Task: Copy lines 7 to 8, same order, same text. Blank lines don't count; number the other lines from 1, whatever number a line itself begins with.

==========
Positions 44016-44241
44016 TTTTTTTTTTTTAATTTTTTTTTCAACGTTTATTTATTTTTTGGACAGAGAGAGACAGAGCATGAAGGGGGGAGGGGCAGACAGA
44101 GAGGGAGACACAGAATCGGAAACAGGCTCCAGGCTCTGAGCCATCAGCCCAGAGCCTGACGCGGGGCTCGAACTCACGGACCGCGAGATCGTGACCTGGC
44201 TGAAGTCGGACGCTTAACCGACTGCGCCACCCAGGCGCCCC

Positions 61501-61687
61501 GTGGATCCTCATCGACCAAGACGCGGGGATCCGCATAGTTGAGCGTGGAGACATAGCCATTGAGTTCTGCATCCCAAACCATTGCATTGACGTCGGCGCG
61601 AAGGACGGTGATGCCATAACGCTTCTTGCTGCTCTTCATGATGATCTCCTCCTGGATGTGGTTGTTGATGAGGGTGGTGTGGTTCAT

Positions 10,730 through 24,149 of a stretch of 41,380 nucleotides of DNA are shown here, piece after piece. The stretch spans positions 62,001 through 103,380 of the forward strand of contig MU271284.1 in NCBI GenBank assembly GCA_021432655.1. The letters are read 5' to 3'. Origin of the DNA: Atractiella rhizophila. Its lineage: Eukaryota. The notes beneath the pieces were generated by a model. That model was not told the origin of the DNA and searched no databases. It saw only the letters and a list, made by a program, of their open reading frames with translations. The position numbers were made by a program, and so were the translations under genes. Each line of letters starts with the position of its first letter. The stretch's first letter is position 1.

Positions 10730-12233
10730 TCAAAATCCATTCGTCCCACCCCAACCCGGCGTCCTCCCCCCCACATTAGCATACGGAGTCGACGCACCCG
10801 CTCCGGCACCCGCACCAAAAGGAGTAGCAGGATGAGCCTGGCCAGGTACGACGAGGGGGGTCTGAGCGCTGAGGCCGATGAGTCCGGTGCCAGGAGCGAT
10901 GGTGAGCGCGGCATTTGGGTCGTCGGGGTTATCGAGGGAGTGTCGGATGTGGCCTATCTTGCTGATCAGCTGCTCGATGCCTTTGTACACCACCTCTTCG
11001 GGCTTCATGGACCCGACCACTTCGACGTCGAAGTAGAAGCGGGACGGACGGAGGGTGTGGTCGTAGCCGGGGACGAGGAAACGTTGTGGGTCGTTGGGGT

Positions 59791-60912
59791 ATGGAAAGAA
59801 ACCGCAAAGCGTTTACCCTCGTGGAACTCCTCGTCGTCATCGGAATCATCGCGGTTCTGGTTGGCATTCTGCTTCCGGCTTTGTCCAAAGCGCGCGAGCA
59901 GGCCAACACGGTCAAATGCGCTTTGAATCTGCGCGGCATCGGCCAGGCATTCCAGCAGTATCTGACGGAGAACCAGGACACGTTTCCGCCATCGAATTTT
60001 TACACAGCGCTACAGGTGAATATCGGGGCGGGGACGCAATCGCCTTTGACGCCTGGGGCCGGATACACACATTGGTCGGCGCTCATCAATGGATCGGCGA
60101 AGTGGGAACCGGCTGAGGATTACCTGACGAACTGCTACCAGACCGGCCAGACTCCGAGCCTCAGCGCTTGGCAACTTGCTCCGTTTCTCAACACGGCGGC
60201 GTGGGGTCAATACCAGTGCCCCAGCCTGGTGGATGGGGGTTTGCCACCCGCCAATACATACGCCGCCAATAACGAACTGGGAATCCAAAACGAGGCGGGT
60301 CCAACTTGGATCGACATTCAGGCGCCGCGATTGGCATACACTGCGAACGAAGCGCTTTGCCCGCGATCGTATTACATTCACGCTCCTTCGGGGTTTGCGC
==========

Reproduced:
61601 AAGGACGGTGATGCCATAACGCTTCTTGCTGCTCTTCATGATGATCTCCTCCTGGATGTGGTTGTTGATGAGGGTGGTGTGGTTCAT

Positions 10,730 through 24,149 of a stretch of 41,380 nucleotides of DNA are shown here, piece after piece. The stretch spans positions 62,001 through 103,380 of the forward strand of contig MU271284.1 in NCBI GenBank assembly GCA_021432655.1. The letters are read 5' to 3'. Origin of the DNA: Atractiella rhizophila. Its lineage: Eukaryota. The notes beneath the pieces were generated by a model. That model was not told the origin of the DNA and searched no databases. It saw only the letters and a list, made by a program, of their open reading frames with translations. The position numbers were made by a program, and so were the translations under genes. Each line of letters starts with the position of its first letter. The stretch's first letter is position 1.